In 2015, the Supreme Court issued its decision in the case of inmate Kevan Brumfield, who was convicted of the fatal shooting of an off-duty police officer. A deeply divided Court held that Brumfield was entitled to have his claim that he could not be executed because he is intellectually disabled considered on the merits. As I reported in December of last year, on remand the Fifth Circuit upheld a federal district court’s ruling that Brumfield is indeed intellectually disabled. Brumfield’s case is now back at the Supreme Court again, but this time it is the state of Louisiana asking the Justices to weigh in.
The state urges the Court to reinstate Brumfield’s death sentence, arguing that he “is not intellectually disabled.” The most significant error in the case, it contends, is that the district court didn’t consider the entire record from Brumfield’s trial in state court. The state’s petition for review chronicles, at great length, the trial court evidence which suggested that Brumfield was not disabled, while also citing alleged flaws in the testimony supporting his argument that he is disabled. Because the district court’s decision was not “plausible in the light of the record as a whole,” it was – the state contends – clearly wrong.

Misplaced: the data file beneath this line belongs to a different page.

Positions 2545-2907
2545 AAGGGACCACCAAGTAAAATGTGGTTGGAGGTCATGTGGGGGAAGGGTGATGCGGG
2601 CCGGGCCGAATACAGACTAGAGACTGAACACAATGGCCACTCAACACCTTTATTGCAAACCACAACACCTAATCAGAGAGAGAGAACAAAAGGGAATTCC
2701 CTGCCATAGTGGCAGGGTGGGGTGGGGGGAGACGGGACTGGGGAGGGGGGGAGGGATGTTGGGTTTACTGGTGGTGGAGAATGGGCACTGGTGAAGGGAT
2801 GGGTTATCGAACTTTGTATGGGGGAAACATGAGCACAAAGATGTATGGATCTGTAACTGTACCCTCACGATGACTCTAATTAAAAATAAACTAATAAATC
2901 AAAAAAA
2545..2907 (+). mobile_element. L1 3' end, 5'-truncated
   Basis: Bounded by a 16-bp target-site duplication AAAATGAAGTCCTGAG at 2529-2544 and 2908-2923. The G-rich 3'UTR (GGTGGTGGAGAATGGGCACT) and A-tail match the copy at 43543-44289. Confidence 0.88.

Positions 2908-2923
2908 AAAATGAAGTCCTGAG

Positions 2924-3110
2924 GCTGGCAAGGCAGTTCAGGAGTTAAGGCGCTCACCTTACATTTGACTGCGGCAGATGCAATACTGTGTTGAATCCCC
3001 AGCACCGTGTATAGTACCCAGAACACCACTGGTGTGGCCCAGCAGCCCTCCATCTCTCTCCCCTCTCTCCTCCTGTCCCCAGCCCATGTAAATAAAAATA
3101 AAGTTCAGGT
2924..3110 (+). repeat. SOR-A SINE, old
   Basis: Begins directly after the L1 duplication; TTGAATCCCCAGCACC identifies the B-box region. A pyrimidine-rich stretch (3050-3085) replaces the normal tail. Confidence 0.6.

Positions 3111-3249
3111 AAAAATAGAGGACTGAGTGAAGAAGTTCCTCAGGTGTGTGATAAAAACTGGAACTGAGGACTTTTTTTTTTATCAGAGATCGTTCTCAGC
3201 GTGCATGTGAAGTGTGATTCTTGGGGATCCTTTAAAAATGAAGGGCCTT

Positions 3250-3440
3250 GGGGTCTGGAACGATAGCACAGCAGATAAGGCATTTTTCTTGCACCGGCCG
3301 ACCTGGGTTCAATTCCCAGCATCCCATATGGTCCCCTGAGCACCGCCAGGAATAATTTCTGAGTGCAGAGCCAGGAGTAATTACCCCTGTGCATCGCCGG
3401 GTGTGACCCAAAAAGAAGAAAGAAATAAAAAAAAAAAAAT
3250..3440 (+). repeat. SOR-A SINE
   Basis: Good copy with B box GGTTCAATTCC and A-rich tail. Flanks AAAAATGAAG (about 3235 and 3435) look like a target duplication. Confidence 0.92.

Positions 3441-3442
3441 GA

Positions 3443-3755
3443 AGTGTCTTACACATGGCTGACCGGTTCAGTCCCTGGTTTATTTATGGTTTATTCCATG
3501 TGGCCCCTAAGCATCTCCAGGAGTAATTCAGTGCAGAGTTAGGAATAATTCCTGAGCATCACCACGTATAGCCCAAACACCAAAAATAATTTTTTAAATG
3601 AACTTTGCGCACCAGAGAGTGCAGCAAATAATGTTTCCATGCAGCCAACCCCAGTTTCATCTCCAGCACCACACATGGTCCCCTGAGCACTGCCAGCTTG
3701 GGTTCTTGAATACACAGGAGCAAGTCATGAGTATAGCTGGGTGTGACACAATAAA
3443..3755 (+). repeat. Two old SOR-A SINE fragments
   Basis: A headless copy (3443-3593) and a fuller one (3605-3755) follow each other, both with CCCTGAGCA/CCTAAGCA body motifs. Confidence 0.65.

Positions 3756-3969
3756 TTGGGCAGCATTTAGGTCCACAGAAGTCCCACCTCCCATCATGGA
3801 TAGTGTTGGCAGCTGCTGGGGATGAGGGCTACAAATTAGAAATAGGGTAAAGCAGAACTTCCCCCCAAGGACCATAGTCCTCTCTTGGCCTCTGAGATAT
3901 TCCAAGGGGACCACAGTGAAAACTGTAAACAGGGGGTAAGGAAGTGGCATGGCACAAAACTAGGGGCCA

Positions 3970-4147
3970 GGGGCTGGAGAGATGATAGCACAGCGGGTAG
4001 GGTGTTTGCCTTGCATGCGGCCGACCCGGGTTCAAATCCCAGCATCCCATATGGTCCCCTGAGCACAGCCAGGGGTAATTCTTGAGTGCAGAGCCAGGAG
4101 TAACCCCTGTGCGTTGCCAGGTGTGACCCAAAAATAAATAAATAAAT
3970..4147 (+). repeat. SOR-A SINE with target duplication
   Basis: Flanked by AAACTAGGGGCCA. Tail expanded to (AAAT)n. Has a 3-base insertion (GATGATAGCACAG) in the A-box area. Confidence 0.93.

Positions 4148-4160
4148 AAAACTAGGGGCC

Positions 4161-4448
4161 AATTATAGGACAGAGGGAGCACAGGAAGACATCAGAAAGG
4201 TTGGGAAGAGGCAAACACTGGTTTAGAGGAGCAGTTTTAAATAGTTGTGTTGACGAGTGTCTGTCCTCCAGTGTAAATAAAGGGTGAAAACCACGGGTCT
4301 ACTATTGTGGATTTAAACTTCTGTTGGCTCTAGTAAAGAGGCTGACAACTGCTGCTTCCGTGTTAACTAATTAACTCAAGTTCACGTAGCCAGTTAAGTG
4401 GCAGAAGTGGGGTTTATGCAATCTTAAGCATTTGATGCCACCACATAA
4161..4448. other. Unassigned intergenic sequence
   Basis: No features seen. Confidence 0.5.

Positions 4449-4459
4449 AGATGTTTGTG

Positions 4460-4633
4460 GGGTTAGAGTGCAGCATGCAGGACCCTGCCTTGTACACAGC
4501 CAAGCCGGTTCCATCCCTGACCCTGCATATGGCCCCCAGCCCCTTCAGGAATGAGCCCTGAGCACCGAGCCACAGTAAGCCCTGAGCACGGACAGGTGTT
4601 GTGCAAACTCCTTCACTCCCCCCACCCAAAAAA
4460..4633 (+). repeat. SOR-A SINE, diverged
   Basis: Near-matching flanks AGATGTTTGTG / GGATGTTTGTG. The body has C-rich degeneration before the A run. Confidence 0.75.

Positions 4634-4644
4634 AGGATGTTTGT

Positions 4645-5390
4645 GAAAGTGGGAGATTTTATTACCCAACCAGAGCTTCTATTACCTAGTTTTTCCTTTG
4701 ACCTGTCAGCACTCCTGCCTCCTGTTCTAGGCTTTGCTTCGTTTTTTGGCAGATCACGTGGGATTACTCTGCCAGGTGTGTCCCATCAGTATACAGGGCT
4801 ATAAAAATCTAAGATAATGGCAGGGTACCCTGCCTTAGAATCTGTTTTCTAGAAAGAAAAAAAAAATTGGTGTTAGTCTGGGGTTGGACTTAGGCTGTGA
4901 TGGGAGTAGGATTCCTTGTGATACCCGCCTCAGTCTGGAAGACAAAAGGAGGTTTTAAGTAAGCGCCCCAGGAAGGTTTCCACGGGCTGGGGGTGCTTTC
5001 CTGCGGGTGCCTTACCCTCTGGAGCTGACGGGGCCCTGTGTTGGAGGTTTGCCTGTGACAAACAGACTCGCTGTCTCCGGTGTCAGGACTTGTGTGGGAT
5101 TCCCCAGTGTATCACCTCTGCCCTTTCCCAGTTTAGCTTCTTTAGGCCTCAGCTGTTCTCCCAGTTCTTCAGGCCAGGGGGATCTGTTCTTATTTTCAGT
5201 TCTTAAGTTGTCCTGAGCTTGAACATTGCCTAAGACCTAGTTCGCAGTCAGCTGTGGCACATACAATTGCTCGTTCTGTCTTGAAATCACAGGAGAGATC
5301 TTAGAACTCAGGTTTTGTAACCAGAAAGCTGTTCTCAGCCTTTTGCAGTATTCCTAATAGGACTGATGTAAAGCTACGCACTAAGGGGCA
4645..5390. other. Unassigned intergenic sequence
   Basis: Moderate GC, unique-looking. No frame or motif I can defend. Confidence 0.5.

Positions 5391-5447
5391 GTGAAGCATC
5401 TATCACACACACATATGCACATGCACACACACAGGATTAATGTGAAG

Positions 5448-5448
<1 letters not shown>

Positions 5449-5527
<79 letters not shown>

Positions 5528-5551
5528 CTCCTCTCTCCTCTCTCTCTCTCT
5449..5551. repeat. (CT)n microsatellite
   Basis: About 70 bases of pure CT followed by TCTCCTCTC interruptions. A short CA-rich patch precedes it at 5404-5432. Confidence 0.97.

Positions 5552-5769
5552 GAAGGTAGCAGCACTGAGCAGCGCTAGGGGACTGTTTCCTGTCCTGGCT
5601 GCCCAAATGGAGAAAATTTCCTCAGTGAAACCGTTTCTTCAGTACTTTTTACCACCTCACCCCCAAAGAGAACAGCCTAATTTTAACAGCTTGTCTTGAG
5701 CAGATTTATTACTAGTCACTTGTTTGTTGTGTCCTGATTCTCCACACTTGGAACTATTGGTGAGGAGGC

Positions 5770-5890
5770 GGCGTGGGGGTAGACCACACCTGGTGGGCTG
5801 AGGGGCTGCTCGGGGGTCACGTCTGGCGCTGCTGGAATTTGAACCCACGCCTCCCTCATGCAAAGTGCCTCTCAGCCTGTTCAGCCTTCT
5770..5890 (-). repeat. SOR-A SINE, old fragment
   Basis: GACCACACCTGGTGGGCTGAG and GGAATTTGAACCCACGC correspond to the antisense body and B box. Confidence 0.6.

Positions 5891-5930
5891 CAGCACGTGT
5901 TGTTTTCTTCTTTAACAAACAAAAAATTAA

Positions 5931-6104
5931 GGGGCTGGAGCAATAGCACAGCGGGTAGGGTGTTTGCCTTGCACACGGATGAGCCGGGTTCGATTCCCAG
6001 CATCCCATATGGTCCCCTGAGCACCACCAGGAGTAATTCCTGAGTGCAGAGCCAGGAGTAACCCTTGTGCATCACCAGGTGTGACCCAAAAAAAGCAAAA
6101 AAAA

Brumfield counters that there is no reason for the Court to grant review in his case, particularly when there is no division among the courts of appeals on any of the issues in the case. Instead, he suggests, the state is just seeking “an opportunity to relitigate its evidentiary case.” But in any event, he continues, although the state contends that the district court refused to allow the state trial court record to be introduced, that argument is “seriously misleading”: “Virtually all of the portions of trial evidence that the State identified and sought to admit were admitted.”
The Justices are slated to consider the case at their conference on Thursday.